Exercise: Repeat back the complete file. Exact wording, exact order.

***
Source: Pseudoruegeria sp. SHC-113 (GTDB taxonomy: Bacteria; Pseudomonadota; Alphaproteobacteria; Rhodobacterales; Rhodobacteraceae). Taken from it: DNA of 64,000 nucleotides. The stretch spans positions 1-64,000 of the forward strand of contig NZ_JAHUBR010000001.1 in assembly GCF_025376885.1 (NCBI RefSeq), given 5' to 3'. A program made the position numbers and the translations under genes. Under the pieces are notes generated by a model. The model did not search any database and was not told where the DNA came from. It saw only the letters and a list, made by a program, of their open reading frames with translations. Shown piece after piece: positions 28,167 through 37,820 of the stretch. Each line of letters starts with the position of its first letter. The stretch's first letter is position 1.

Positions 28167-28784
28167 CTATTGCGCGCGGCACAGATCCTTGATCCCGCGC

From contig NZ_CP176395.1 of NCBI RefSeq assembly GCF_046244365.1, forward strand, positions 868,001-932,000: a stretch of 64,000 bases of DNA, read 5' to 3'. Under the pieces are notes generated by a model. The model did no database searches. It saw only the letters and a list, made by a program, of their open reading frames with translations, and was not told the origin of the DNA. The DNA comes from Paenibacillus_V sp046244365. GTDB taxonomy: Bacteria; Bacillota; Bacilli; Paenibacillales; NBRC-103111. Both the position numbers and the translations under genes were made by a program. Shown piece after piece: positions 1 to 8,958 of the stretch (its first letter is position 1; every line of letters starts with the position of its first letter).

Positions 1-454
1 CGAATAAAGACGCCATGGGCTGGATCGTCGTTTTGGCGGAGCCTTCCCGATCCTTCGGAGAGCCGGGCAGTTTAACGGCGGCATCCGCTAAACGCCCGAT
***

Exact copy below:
Source: Pseudoruegeria sp. SHC-113 (GTDB taxonomy: Bacteria; Pseudomonadota; Alphaproteobacteria; Rhodobacterales; Rhodobacteraceae). Taken from it: DNA of 64,000 nucleotides. The stretch spans positions 1-64,000 of the forward strand of contig NZ_JAHUBR010000001.1 in assembly GCF_025376885.1 (NCBI RefSeq), given 5' to 3'. A program made the position numbers and the translations under genes. Under the pieces are notes generated by a model. The model did not search any database and was not told where the DNA came from. It saw only the letters and a list, made by a program, of their open reading frames with translations. Shown piece after piece: positions 28,167 through 37,820 of the stretch. Each line of letters starts with the position of its first letter. The stretch's first letter is position 1.

Positions 28167-28784
28167 CTATTGCGCGCGGCACAGATCCTTGATCCCGCGC

From contig NZ_CP176395.1 of NCBI RefSeq assembly GCF_046244365.1, forward strand, positions 868,001-932,000: a stretch of 64,000 bases of DNA, read 5' to 3'. Under the pieces are notes generated by a model. The model did no database searches. It saw only the letters and a list, made by a program, of their open reading frames with translations, and was not told the origin of the DNA. The DNA comes from Paenibacillus_V sp046244365. GTDB taxonomy: Bacteria; Bacillota; Bacilli; Paenibacillales; NBRC-103111. Both the position numbers and the translations under genes were made by a program. Shown piece after piece: positions 1 to 8,958 of the stretch (its first letter is position 1; every line of letters starts with the position of its first letter).

Positions 1-454
1 CGAATAAAGACGCCATGGGCTGGATCGTCGTTTTGGCGGAGCCTTCCCGATCCTTCGGAGAGCCGGGCAGTTTAACGGCGGCATCCGCTAAACGCCCGAT